If you’re part of the tech world, you have heard of and know what user experience (UX) is. More importantly, you know how important it is to the success of your product. Poor user experience can lead to user frustration, increase in support requests, lack of engagement and higher churn rates. All in all, it can result in doom for your product. This is why product managers, developers and designers work hard to optimize the user experience. For onboarding, this means getting the user to the “aha moment” as quickly as possible, and for retention, it means making it easy to to achieve the key actions and decreasing the feature clutter. The goal is always user happiness because user happiness means increase in usage, increase in users and increase in the moolah, baby.
Unfortunately, it seems as if many non-software companies lose sight of user (customer) experience. It may not be as easy to track or capture data on overall user experience but it is just as important for any company trying to keep customers engaged and happy. Continue reading →
For a Product Manager, there is always a fine line between balancing the long-term with the short-term. Many PMs question where their focus should be and how to allocate the right amount of time to each. The answer to this question can vary depending on the type of company you work for and the organizational structure. At a larger organization, there are typically more resources so that PM may not be asked to focus on such a broad scope. For a smaller organization, or a startup, the PM does not have that luxury. In this situation, something that I have experience with, you have no choice but to focus on both the short and long-term scenario of your product. Continue reading →
Earlier this week, I attended a Product Manager event here in Orange County. It was my first time going to one of these events but it was great to be around other PMs that had many of same frustrations and objectives. The speaker was Jim Semick of ProductPlan and the topic was roadmap prioritization…an interesting subject for all PMs. As always, the discussion around prioritization techniques and internal requests was a heavy one, but the core takeaway I left with was to always build for a market, not a user. It can be extremely easy to get suckered into a user request, especially that of an important user, but in all stages of your startup and product, you need to keep your focus on the market. Continue reading →
Branding can play an important role in the success and/or failure of a product and company. It’s what defines who and what a company is and is essential to help set the company’s tone and vision. That being said, branding may not be as important in the early stages of a product. At that point in time, all that matters are users, validation and growth. But as you do begin to grow, branding will help you become a recognized name and will take users from liking your product to loving your product.
Lyft’s branding is what made me love them, but now it’s dead…and Uber killed it. Continue reading →
If you’ve had a taste of the startup world, you’ve heard the term Minimal Viable Product (MVP). You may not even be anywhere around the startup life and still have heard the term. That’s how often it is used. It is used by almost all tech/software companies but it seems like many have a different view and definition of the term. Through my experience, a MVP could end up being a simple consumer insight survey, an informative landing page, a basic prototype or even a pretty build out software solution. Let’s get this straight, if you need to spend a nice chunk of change on it…it’s not a MVP. Continue reading →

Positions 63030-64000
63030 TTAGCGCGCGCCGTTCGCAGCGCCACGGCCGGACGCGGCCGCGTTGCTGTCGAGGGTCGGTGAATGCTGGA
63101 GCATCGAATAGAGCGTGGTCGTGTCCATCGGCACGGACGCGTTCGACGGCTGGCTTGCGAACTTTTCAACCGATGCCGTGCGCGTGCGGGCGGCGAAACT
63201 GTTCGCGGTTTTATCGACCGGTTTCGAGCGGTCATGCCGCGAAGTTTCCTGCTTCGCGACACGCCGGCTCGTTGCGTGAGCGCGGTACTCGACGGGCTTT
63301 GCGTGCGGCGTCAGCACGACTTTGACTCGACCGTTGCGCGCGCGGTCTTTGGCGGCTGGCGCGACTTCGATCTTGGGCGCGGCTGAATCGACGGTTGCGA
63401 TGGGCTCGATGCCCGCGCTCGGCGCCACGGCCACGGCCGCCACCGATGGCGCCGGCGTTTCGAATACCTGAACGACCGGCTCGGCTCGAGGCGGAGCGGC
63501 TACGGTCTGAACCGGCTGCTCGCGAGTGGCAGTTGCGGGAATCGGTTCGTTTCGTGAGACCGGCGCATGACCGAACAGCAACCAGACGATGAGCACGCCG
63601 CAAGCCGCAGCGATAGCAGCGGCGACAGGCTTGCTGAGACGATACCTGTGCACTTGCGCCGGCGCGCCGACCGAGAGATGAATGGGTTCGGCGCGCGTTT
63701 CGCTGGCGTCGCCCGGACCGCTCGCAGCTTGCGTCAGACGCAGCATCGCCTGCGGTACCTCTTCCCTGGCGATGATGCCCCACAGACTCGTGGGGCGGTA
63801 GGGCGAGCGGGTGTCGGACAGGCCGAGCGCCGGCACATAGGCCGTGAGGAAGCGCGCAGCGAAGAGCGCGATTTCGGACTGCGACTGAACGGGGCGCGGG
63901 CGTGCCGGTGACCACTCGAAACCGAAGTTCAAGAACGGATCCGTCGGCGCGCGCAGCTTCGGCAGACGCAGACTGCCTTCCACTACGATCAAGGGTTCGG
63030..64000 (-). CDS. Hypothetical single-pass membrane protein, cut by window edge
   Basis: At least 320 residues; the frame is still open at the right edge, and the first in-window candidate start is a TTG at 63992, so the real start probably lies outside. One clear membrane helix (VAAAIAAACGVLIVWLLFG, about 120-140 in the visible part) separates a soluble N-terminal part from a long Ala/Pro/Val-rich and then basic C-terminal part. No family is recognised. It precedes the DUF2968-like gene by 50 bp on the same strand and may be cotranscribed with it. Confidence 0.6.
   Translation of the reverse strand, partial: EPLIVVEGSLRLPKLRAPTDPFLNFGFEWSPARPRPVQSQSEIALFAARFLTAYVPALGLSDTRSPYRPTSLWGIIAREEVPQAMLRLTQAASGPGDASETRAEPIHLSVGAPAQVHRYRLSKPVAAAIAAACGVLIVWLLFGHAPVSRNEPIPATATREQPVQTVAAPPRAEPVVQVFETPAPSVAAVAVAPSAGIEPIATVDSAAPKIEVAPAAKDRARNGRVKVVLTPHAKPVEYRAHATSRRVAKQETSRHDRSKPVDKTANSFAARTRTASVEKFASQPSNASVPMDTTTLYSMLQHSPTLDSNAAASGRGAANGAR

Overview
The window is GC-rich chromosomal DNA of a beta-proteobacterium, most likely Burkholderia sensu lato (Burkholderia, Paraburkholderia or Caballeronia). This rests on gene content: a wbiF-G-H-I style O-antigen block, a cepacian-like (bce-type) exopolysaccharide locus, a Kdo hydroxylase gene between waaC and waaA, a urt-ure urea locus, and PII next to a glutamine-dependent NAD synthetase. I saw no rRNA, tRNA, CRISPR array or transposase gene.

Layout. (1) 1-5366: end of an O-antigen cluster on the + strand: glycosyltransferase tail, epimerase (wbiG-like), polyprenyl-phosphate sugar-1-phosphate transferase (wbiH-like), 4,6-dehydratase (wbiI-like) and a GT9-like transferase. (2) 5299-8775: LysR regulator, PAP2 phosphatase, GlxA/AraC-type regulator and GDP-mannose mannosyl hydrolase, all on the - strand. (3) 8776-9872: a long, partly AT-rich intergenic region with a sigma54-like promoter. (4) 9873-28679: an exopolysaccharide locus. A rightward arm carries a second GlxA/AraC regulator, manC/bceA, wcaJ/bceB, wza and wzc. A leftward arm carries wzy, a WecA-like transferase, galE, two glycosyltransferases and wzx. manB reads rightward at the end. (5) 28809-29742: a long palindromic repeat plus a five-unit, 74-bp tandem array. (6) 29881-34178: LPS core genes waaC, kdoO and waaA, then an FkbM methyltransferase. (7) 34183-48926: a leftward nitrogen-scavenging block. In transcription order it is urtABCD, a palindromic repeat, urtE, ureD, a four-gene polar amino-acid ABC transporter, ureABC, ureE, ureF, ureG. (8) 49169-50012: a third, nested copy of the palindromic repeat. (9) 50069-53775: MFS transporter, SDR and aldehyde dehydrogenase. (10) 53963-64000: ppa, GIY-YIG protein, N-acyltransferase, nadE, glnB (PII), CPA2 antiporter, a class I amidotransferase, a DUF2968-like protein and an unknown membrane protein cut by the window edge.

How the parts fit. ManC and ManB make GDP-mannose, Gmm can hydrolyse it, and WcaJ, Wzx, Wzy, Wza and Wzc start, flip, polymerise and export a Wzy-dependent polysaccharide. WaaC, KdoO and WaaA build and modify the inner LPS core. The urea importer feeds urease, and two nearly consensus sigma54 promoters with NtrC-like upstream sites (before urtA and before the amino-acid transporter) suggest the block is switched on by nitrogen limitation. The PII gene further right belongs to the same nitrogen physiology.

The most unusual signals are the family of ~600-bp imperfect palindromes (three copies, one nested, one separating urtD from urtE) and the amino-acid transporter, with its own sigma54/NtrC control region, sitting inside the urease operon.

There are tons of factors that determine whether or not a startup will succeed. There’s the founders, the team around the founders, the user experience, the investors you bring on, and the list goes on and on. I have yet to be involved with a successful startup but I have observed one thing in this crazy startup world, and that is that relevancy matters.
There are new consumer-focused startups popping up every day, many that make me wonder why in the world anyone would even use them. And as I mentioned, there are plenty of reasons why some startups succeed and some fail, but I want to give 2 examples of both and relate them back to relevancy.
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It has been 2 years since I last wrote a blog post or attended to my blog at all, but I am finally back. I was MIA because I was focused on getting my MBA, although I do wish I had made more time to blog during those 2 years. Either way, I am ready to get back to work and create awesome content for everyone.
But there will be a difference…
I went into my MBA experience with a strong background in social media and online personal branding but I came out knowing that my true passion lies in customer experience and product growth. With this new focus and path, I have decided to convert my blog to follow my journey and thoughts through this tech, startup world.
Hopefully I can keep your informed and entertained along the way!
If you want to start a blog, one of the most recommended software to use is WordPress. WordPress, by far, is the most popular and the most preferred blog platform of choice in the worldwide web because it is quite easy to set-up and very user friendly. To get started with your blog, simply follow the steps below and enjoy blogging everyday.
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Instagram was recently sold for a billion dollars and has now hit 80 million users after becoming available on both Android and iPhone. It’s obviously extremely popular and makes even some of the most bland pictures look interesting.
Who would of thought that new technology would be used to get old-style results?
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